What is perhaps most remarkable about this statement is the context. First, acts of vandalism and assault by “fringe radical groups” would seem to be matters that should be handled by law enforcement. As Robert Nicholson of the Philos Project put it, “If the prelates are vexed by issues within Israel, they might consider lodging a complaint with the local police instead of the international press.” There is no possible argument that the government of Israel encourages any such unlawful conduct, far less in the way that the New York Times and others report the ruling party and authorities in India do.

Second, the archbishop acknowledges that the Christian population in Israel is growing but ignores the implications. How can one reconcile that undisputed fact with the archbishop’s headline about Christians “being driven from the Holy Land”? How can one square all these assertions about constant assaults and attacks with the fact that 84 percent of Christians in Israel report being satisfied with life there?

Last summer, Archbishop Welby announced that in 2022 the Church of England would apologize for the treatment of Jews in, and their expulsion from, England 800 years ago. The Synod of Oxford in 1222 adopted various anti-Semitic laws including forcing Jews to wear badges showing their identity, prohibiting construction of synagogues, and propagating the blood libel; this was a key step towards the total expulsion of Jews from England in 1290. The apology is a bit odd, though, given that the Church of England as such would not exist until several hundred years later.

This is not the archbishop’s first foray into rhetorical excess. In November, he had to apologize for predicting that politicians who fail to stop global warming will in the future be condemned “in far stronger terms than we speak today of the politicians of the (19)30s, of the politicians who ignored what was happening in Nazi Germany.” Criticized strongly by the British Jewish community for this remark, the archbishop then said, “I unequivocally apologize for the words I used when trying to emphasize the gravity of the situation facing us at COP26 [the international climate summit]. It’s never right to make comparisons with the atrocities brought by the Nazis, and I’m sorry for the offense caused to Jews by these words.”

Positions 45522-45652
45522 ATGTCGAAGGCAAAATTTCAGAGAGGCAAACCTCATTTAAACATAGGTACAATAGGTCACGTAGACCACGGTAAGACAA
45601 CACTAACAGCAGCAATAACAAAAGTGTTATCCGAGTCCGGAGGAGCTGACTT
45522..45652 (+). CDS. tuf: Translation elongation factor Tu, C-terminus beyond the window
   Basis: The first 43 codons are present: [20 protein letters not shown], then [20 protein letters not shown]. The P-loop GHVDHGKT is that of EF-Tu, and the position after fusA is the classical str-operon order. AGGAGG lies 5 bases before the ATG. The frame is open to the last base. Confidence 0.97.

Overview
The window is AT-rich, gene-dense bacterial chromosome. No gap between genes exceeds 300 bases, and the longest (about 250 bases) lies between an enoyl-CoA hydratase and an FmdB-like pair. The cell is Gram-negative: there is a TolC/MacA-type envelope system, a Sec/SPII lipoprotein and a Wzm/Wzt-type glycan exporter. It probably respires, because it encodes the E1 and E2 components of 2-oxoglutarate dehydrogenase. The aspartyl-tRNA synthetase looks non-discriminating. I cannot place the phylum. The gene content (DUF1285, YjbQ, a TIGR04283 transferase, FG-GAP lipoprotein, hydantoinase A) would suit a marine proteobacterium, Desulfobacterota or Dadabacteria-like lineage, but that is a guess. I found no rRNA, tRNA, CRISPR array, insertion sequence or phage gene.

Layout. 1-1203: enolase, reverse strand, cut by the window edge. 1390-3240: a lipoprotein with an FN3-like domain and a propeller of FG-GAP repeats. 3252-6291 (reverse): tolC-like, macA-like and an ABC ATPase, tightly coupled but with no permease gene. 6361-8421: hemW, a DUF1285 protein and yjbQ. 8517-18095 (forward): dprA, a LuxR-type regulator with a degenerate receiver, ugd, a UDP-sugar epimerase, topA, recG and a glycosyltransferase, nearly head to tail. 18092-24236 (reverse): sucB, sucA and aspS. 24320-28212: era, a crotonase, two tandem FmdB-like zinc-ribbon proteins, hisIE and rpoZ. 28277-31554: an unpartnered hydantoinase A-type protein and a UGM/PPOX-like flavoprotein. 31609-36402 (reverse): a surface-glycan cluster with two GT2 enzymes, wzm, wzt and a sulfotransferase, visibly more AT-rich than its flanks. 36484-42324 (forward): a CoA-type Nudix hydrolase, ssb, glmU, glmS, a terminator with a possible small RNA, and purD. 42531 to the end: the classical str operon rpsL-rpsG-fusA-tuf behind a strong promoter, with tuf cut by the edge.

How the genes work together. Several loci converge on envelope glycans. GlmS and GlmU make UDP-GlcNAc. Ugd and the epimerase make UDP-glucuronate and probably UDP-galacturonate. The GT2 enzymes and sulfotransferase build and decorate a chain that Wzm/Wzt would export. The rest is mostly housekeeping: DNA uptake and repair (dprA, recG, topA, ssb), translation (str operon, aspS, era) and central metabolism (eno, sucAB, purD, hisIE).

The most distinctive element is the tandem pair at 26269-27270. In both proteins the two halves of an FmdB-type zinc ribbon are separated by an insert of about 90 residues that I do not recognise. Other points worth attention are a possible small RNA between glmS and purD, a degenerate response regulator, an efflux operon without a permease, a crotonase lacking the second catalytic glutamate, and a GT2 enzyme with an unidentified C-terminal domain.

Additional apologies might be imagined. I noted Archbishop Welby’s remarkable reply when asked some years ago whether the United Kingdom should take more Christian refugees from Iraq. “The last thing we want to do is empty the Middle East of Christians,” he said, and then added that “Christians have been there for longer than anyone else, which needs to be remembered.” The archbishop might consider revisiting his Gospels, because Jesus came from somewhere and was preaching to someone. Nebuchadnezzar brought Jews from their historic homeland into the Babylonian captivity 600 years before Jesus, and many of their descendants lived there continuously until being expelled after the creation of the State of Israel. Apparently that is not something “which needs to be remembered.”

A pattern emerges. The Christian population appears to be rising in Israel, but dropping in the West Bank and Gaza. Why, then, blame Israel rather than the Palestinian Authority and Hamas? Surely a comparison of the archbishop’s comments on Israel with his silence on India suggests he is holding Israel to a standard he does not widely apply. The International Holocaust Remembrance Alliance’s definition of anti-Semitism includes“applying double standards by requiring of it [the State of Israel] a behavior not expected or demanded of any other democratic nation.”